Dacayana UK

THOUGHTS AND ACTIONS.          By David McGoldrick

THOUGHTS AND ACTIONS.          By David McGoldrick

The twelfth and most important principle of Dacayana Eskrima is that "Students should align their actions with their thoughts". So, what does this mean? Does this apply to Martial Arts only, or does it apply to life? 

There is an argument that "everything we ever created, started with a thought". We must have a picture of something in our minds if we want to make it a reality. On the very first Martial Arts lesson I ever took, I looked at my teachers Black belt and thought "I want to be that". I couldn't throw a punch, but the thought was there. When we see someone demonstrate a technique or skill, we think about being good at it before we even start to practice. If we are wise, we then get very specific about what we want to do. This is usually achieved by paying attention to our coaches lessons. We pay attention to their demonstration and instructions. Then we take action and practice. Repeated action develops skill. It sounds simple, doesn't it?

So, where does it all go wrong? Simply, some people don't think, some people don't clarify their thinking and some people don't take effective action. It can really go wrong at any of those 3 stages. As we all know, there are plenty of thoughtless people in the world. In fact most of what we do in our daily lives is done out of habit and is virtually subconscious. Most of what we learn from the news or advertising is effective because we don't question it. But if we want to achieve something, we have to engage our conscious mind. This is harder for some people than for others. A teacher has to get the right balance. In order to get skilful students they must concentrate on practicing but in order to get knowledgeable students they need to question. You can't do both at the same time. At the 2 extremes, you can have the "Don't question me" teachers who run their schools like a cult of personality, with very little rational thought or you can have you can have the "Socratic" teachers who run their school like a debating society, with very little actual training. I always suggest that you practice first, then discuss, in that order. By practicing first we can clarify what we are doing and base our questions on our experience of practicing the techniques rather than what we imagine it must be like. This brings a lot of clarity to the discussion.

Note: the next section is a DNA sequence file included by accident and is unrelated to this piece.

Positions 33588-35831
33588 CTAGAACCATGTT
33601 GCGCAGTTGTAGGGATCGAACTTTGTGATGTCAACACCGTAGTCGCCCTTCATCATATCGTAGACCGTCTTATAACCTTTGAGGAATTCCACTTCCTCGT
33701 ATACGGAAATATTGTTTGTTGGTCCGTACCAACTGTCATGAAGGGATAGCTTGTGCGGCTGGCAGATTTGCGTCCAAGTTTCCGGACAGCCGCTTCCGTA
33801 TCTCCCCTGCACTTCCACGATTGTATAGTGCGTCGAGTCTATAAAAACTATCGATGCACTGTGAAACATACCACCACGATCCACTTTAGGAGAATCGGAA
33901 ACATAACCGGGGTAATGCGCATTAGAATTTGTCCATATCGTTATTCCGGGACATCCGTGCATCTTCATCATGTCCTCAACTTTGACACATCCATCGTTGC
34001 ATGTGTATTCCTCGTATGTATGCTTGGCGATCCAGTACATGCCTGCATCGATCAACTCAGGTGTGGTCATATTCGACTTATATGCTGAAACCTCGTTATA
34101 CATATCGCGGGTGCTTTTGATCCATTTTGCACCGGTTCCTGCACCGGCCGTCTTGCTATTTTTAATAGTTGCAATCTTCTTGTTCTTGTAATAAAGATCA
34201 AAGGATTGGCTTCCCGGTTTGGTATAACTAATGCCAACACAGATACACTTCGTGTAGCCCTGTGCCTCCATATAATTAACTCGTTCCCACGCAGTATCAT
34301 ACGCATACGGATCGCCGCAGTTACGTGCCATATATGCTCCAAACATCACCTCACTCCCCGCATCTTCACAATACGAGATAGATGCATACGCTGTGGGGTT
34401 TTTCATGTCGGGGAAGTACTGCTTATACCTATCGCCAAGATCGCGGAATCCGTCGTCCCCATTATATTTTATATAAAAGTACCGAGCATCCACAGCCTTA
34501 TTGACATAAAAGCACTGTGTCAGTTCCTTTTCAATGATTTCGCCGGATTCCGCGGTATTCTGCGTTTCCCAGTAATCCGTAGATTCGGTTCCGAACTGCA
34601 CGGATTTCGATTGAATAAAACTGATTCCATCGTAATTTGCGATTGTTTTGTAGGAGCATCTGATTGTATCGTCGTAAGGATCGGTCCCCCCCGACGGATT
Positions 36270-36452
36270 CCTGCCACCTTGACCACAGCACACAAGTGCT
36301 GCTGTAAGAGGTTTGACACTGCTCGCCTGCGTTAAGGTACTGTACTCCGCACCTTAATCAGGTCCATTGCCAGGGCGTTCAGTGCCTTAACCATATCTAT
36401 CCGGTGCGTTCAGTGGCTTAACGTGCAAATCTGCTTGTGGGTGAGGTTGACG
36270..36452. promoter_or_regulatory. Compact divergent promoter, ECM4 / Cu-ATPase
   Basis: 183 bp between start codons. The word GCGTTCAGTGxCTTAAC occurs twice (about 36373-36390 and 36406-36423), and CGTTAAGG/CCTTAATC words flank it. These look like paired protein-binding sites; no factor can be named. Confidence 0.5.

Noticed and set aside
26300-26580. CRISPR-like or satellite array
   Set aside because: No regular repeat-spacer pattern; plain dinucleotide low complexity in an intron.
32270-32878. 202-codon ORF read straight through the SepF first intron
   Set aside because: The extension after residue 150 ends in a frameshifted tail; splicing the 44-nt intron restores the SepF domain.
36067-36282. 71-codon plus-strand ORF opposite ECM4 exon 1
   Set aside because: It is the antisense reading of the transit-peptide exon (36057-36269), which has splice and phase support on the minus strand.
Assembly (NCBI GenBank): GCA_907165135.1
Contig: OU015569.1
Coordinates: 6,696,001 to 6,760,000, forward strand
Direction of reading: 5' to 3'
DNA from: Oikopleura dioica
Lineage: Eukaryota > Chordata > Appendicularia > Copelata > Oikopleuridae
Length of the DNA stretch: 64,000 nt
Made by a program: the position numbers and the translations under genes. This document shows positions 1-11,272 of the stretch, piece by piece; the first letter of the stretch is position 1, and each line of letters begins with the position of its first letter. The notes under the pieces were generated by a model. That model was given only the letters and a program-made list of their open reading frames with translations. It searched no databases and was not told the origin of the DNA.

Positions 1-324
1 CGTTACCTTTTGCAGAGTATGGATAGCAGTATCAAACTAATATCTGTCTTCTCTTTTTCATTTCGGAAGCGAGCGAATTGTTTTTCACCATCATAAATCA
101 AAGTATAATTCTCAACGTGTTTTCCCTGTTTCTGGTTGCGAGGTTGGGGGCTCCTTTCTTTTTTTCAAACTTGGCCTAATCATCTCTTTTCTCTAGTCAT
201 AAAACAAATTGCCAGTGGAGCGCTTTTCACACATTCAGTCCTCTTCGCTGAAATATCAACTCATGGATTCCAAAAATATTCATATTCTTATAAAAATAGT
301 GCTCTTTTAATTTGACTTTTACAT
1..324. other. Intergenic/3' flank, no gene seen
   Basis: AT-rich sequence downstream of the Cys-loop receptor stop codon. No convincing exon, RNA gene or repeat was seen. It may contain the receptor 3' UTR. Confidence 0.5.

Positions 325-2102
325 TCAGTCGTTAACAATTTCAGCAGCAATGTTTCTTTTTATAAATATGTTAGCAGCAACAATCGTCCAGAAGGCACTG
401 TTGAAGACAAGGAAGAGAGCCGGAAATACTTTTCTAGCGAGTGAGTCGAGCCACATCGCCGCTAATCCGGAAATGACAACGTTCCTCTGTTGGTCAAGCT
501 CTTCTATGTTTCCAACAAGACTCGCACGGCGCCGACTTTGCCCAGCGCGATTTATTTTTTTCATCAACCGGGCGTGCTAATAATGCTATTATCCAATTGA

This takes us to the second place where things go wrong; clarity. If we have a vague idea of what we want to do, that is a dream. If we have a specific idea of what we want to do, that is a plan. As students, it is important to pay close attention to the details of the lesson. Don't let the important points go unnoticed. Principle number 4 of Dacayana Eskrima is to "Stay 100% focused". I think this is one of the most important times to apply this principle. We pay attention to their feet, body position, hands and specific instructions. One of the best tips I was ever taught about learning Martial Arts was always to watch the feet first. Don't be distracted by the hands until you understand the foot position. This advice was given to me 40 years ago and has always helped me to learn efficiently. As teachers, we need to focus on demonstrating and pointing out the most important and relevant points. It can be easy for teachers to over teach by talking about the technique rather than instructing the students on exactly what they need to do. By the time the students get to practice, all the details have been muddled up and confusion reigns. But that is a subject for another day. 

Principle number 3 of Dacayana Eskrima is to "Act like an expert". As a student, literally follow along as your coach demonstrates. Physically copy their moves as they are demonstrating and explaining. No matter what your learning style, you eventually have to "do" Eskrima in order to be good. No amount of looking and listening will make you good without doing. In NLP, this is called "modelling". It is basically just copying your teacher. This is how children learn from their parents and is the basis of the oldest and most effective form of education in the world; apprenticeship. As teachers, getting your students to copy your moves in real time, as you demonstrate and explain is more efficient than any other teaching method of which I am aware. It doesn't leave room for questions, but that can come later.